How to Practice Chords Frozen Style: Sing Like Elsa, Just… Slower?

practice chords frozen build a snowmanSo you’ve decided you want to play the guitar or piano. Great choice! You’re already cooler than most people. Now, before you start dreaming of dueting with Adele or shredding like Eddie Van Halen, let’s start with the basics: How to practice chords. And by basics, I mean the backbone of every song you’ve ever loved. Even “Do You Want to Build a Snowman?” Yep, that one too.

The Hilarious Truth About Chord Changes

I recently had the hilarious pleasure of accompanying a student on the iconic Frozen ballad. Now, as they tried to master their chord changes on the piano, I found myself holding some notes… rather longer than usual. Like, take-a-deep-breath-and-think-about-life long. “But hey, aren’t slow chord changes a disaster?” Nope! It’s all part of the learning curve, and guess what? It’s a lot funnier than you think!

Fun Fact: “The longer you hold a note while waiting for a chord change, the more philosophical you become. Trust me, I’ve pondered the meaning of life in between C and G7.”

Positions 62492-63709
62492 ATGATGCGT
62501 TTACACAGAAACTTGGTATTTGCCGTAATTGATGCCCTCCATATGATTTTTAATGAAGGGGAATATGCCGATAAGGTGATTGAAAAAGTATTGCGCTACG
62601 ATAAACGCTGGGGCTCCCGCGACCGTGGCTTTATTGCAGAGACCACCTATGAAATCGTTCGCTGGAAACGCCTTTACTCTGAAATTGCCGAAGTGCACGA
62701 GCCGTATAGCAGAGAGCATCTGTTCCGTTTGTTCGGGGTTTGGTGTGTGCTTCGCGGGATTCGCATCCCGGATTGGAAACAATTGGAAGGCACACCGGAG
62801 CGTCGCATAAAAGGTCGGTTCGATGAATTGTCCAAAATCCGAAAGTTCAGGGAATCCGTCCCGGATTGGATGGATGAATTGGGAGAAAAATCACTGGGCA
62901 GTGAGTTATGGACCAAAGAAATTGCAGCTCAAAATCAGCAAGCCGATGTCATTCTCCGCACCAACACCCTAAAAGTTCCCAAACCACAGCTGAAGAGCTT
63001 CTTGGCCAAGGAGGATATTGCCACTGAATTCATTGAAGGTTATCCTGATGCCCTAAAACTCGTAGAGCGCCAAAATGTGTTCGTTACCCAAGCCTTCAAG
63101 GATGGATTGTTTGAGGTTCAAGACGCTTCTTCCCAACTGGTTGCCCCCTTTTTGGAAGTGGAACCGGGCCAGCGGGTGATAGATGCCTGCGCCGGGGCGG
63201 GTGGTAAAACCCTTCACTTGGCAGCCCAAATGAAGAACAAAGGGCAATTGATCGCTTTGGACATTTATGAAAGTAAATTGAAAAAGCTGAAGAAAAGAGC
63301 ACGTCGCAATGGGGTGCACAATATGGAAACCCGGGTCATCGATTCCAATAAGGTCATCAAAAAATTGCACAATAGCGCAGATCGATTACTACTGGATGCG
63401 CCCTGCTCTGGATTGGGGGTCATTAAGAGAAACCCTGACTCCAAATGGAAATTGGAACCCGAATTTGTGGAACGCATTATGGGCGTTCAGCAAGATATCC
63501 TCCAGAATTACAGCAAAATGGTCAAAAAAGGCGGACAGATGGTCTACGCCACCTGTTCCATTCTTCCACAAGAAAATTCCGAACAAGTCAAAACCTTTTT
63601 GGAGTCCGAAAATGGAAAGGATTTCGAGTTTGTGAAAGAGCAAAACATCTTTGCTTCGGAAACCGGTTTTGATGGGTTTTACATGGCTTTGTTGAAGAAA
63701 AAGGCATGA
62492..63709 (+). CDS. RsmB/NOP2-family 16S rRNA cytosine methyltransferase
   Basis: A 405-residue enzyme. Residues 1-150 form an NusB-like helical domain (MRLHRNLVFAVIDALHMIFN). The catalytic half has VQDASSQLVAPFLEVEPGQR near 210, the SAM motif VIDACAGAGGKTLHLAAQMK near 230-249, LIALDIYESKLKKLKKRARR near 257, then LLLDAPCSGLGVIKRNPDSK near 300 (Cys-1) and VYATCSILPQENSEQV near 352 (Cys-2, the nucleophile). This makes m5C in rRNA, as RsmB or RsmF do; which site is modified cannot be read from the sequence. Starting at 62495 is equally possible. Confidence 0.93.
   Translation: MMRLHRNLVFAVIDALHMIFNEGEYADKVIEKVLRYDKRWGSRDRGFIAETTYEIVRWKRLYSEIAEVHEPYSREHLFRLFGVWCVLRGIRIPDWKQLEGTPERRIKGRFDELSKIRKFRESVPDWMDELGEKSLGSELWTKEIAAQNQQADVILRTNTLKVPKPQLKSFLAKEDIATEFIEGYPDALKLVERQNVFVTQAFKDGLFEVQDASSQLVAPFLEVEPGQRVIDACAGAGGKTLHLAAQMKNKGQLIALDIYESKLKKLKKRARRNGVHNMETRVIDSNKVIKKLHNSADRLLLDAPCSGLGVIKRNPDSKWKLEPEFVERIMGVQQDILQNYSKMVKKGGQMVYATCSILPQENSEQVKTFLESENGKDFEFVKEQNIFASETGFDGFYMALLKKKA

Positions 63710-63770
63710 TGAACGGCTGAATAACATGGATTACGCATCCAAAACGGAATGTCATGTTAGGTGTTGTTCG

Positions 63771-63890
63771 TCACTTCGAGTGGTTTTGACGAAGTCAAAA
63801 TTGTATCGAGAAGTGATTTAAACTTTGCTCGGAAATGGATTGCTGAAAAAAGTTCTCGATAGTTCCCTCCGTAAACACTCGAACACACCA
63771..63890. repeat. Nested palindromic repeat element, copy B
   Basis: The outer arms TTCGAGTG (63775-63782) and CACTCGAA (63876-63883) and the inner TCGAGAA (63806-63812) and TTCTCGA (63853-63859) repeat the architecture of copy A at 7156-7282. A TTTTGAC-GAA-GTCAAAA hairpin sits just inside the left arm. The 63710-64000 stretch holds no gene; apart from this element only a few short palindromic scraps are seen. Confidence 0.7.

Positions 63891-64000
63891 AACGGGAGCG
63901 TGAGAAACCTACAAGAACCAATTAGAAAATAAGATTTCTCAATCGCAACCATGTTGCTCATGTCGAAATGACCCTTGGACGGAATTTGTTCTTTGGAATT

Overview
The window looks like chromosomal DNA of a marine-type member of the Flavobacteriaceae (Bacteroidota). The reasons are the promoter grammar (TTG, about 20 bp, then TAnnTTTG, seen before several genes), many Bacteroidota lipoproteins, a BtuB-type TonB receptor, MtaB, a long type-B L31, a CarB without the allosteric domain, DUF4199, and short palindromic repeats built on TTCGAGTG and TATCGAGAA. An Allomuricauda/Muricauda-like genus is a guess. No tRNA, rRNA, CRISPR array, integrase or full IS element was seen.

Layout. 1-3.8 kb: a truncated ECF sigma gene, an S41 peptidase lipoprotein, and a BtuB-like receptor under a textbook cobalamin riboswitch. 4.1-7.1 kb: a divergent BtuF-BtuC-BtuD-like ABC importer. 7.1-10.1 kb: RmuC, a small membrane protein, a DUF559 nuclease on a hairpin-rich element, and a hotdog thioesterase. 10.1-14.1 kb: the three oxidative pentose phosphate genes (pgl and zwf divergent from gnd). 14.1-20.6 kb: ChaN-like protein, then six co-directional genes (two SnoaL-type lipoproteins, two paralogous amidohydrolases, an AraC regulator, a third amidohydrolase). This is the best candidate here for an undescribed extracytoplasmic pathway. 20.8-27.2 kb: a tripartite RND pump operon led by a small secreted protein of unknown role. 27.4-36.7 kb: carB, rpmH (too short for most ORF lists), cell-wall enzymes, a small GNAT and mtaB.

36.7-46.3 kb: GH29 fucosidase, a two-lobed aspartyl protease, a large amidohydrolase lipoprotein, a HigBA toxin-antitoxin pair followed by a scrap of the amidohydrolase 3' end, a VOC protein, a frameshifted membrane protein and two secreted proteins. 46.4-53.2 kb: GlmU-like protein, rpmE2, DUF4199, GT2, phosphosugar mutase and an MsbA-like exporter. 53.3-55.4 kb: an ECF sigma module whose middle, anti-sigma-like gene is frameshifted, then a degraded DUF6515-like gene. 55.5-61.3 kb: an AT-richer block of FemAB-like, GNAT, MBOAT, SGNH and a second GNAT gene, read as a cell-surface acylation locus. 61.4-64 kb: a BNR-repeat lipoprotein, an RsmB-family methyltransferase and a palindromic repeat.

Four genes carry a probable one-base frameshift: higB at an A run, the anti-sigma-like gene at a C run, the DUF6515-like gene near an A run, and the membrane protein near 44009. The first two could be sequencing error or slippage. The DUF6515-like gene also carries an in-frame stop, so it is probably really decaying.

Practicing Chords: Step by Step

  1. Choose a Song You Love: I recommend “Do You Want to Build a Snowman?” because who doesn’t love Frozen, right? Check out this fabulous chord chart to get started.
  2. Go Slo-Mo: Here’s the thing. Slow is the new fast. Starting off at a slower pace helps muscle memory and ensures accuracy. And for those using the Chrome browser, there’s this magic tool, the Transpose extension, that lets you change the key, slow down, or speed up any YouTube video. It’s like having a superpower, but for music.
  3. Repetition is Key: Practice doesn’t make perfect; perfect practice makes perfect. It’s like learning to tie your shoes or make a decent cup of coffee. Do it enough times, and it becomes second nature.

Sarcastic Tip: “When in doubt, just remember: the chords won’t change themselves. Unfortunately.”

To Sum It Up…

Learning chords can be challenging, but it’s also immensely rewarding. And the best part? When you finally get the hang of it, you can jam along with songs, make your own music, or just impress your friends with your newfound skills.

“Why rush when you can enjoy every melodious moment? Whether it’s a quick chord change or an extended dramatic pause – it’s all music to our ears!”


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